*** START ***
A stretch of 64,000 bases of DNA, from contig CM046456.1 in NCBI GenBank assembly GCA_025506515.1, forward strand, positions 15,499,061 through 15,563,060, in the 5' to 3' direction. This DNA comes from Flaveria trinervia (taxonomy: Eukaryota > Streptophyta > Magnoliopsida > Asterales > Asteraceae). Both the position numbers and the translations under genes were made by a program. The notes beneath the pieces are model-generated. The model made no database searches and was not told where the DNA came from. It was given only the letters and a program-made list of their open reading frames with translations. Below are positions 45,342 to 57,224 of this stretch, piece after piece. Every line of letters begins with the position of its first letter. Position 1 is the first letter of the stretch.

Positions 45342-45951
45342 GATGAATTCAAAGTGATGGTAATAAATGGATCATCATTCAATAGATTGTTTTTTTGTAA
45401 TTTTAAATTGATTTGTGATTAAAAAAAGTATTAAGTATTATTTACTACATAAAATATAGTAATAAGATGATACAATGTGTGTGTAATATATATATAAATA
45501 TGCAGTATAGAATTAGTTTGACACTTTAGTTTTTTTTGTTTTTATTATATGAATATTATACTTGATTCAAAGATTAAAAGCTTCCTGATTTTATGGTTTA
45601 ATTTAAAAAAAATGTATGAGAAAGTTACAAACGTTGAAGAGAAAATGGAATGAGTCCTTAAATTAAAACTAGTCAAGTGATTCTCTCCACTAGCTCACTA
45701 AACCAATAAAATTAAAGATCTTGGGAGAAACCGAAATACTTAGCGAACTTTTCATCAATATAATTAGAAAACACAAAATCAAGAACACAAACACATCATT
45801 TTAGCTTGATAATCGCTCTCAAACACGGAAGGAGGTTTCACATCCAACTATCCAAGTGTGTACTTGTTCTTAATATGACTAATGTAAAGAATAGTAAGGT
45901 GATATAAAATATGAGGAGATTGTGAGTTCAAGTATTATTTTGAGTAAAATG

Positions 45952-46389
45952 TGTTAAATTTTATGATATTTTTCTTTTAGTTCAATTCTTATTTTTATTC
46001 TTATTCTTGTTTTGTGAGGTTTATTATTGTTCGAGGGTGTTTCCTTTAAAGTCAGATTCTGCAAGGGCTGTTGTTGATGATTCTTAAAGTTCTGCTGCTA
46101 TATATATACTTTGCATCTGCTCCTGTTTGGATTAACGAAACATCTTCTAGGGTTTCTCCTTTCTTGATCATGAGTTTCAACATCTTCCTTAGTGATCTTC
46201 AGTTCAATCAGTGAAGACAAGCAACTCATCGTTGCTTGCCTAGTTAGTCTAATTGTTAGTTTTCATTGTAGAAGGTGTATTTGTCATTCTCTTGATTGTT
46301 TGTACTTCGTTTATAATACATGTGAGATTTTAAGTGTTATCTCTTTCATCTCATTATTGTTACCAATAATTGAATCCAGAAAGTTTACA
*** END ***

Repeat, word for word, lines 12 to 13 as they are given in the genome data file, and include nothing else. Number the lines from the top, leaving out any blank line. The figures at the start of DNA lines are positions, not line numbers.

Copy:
46001 TTATTCTTGTTTTGTGAGGTTTATTATTGTTCGAGGGTGTTTCCTTTAAAGTCAGATTCTGCAAGGGCTGTTGTTGATGATTCTTAAAGTTCTGCTGCTA
46101 TATATATACTTTGCATCTGCTCCTGTTTGGATTAACGAAACATCTTCTAGGGTTTCTCCTTTCTTGATCATGAGTTTCAACATCTTCCTTAGTGATCTTC